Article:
November 29, 2017 - 3:54 pm
Updated November 29, 2017 - 5:43 pm
A foreign national was arrested Monday night by the Gaming Control Board on charges of cheating while playing craps, the highest profile case of its kind since 2011.
Badri Tsertsvadze, a resident of the former Soviet republic of Georgia, was apprehended at the Flamingo and booked on 18 counts of cheating in Nevada, according to the Gaming Control Board. The suspect was observed sliding dice on multiple occasions.
The Gaming Control Board is still conducting its investigation, said David Salas, deputy chief of the board’s enforcement division. He declined to say whether all 18 charges stem from Tsertsvadze’s current trip to Las Vegas and where else he played.
Tsertsvadze, 44, is being held at Clark County Detention Center on $90,000 bail. If convicted, he faces from one to six years in prison for each charge and/or a maximum fine of $10,000 per offense.
This is not Tsertsvadze’s first known cheating offense. The Georgian was busted for using rigged dice in Normandy, France, in 2008 during a backgammon competition, according to the website Gammon Life.
Prior to his arrest in Normandy, Tsertsvadze won the French Open Masters and City Of Venice International Backgammon Tournament in 2007, leading to speculation he may have been using the rigged dice then as well, Gammon Life stated.
The gaming industry has seen an increase in cases of so-called “dice sliders” over the past few years, according to Willy Allison, a casino surveillance specialist based in Las Vegas.
Louisiana police arrested a man accused of sliding dice in August, according to The Advocate.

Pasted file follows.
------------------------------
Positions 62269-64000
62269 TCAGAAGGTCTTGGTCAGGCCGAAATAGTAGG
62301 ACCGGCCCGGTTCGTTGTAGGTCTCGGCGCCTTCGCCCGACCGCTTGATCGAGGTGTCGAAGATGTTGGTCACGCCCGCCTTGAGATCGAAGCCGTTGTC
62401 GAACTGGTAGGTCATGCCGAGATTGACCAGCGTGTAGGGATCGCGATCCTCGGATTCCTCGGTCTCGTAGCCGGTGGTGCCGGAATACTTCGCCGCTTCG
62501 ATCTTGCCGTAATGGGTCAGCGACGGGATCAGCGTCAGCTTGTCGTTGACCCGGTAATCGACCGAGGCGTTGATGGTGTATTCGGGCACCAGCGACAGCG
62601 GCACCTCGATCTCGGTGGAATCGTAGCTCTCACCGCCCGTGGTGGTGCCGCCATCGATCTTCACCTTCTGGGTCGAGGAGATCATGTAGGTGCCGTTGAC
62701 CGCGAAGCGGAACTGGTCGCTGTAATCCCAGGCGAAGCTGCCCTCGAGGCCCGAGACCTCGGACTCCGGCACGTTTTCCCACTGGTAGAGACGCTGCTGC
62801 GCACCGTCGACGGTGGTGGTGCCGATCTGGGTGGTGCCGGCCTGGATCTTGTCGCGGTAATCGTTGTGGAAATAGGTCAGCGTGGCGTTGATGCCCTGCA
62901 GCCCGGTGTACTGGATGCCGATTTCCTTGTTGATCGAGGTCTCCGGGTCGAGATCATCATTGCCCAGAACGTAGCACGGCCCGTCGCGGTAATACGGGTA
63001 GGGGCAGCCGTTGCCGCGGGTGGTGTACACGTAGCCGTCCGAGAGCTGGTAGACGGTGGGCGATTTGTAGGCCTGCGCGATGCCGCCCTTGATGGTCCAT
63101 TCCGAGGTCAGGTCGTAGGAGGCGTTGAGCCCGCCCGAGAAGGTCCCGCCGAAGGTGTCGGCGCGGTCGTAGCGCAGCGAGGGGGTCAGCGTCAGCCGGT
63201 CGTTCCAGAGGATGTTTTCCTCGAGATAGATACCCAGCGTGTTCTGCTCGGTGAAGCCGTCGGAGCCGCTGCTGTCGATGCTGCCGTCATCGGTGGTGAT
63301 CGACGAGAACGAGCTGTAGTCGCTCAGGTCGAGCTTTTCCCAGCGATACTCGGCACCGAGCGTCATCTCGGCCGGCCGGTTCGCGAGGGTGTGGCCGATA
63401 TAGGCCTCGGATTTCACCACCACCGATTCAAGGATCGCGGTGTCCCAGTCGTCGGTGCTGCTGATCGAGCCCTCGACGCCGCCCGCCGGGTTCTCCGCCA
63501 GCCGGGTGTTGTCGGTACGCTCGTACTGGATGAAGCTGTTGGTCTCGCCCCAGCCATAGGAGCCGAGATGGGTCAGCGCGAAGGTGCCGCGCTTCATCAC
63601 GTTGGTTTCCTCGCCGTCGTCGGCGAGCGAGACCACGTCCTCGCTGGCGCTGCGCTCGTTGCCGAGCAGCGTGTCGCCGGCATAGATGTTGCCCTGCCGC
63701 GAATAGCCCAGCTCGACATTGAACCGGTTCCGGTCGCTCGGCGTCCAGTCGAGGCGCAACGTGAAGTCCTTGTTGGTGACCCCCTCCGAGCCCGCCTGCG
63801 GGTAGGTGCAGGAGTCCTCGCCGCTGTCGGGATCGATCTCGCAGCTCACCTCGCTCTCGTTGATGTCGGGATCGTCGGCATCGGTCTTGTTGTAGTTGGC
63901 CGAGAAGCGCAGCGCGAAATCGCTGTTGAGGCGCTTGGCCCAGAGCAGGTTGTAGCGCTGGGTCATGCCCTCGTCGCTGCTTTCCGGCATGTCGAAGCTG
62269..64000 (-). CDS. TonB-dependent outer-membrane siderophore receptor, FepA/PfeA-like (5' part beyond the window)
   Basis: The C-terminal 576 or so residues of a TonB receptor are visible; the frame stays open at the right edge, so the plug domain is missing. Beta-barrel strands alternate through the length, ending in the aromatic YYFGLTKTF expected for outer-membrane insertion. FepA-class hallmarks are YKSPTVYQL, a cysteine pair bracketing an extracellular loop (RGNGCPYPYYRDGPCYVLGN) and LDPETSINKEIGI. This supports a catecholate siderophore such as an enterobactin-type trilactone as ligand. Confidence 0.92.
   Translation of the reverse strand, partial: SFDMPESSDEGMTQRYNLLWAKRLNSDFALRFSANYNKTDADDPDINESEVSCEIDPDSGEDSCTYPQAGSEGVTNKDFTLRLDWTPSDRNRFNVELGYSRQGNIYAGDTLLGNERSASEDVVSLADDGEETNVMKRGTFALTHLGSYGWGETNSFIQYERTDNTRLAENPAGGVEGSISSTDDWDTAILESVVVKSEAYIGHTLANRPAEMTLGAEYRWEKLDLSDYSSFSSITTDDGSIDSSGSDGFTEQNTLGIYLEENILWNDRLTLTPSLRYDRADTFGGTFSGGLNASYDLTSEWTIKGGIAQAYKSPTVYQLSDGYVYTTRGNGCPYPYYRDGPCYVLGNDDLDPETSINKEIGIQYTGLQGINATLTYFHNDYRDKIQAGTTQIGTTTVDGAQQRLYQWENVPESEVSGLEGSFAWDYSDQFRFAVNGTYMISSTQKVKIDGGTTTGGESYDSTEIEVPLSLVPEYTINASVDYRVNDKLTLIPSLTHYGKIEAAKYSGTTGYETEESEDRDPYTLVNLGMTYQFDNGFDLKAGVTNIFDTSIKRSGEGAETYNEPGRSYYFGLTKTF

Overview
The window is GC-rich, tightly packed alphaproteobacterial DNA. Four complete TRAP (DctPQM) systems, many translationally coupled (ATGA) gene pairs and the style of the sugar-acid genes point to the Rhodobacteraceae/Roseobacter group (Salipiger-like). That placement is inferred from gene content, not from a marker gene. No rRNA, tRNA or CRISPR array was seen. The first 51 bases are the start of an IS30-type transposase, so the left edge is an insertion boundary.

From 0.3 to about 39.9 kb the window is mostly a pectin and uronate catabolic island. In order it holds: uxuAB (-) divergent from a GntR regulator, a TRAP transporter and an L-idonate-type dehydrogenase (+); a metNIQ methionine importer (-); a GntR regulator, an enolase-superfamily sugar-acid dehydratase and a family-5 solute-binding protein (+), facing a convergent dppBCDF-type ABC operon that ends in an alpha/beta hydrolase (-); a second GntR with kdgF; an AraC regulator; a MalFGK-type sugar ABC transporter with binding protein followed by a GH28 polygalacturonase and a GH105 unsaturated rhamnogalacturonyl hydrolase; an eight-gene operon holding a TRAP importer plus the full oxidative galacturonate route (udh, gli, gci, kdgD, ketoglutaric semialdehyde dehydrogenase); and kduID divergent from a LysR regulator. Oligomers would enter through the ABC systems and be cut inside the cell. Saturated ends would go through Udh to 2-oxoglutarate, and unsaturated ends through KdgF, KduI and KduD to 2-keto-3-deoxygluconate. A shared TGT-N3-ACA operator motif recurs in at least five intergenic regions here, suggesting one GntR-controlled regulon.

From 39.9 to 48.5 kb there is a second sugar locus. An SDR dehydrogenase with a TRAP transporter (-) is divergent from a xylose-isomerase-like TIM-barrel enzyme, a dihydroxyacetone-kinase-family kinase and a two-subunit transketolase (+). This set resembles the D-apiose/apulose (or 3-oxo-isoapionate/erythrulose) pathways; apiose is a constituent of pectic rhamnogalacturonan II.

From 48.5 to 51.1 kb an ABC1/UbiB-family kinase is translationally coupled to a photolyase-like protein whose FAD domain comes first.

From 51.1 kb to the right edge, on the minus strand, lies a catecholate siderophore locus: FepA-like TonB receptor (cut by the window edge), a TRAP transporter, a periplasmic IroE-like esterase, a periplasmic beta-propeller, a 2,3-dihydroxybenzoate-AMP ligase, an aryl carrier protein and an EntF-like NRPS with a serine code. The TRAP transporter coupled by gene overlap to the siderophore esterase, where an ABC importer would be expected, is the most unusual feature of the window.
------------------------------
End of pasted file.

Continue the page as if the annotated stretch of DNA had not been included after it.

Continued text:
Two Bulgarians were accused of cheating during a game on a cruise ship in September after they won $1 million.
“It is the scam of 2017,” said Allison. “Dice sliders never used to be common but seemed to have made a comeback in recent years.”
The scam involves sliding at least one of the dice across the craps table so that the desired number remains face up, improving the chances of winning.
A legitimate roll involves tossing the dice in the air in such a way that they bounce and hit the back wall. A boxman can invalidate a roll if it does not bounce. Thus, cheaters often have a partner whose aim is to distract the boxman and dealers.
“Dice sliding isn’t that difficult to master with a bit of practice. The key is finding weak or corrupt floor staff and supervisors,” said Allison, who will make the scam a featured topic at his annual World Game Protection Conference in March.
“Casinos are so desperate to keep players who bet big they’re willing to turn a blind eye to questionable rolls.”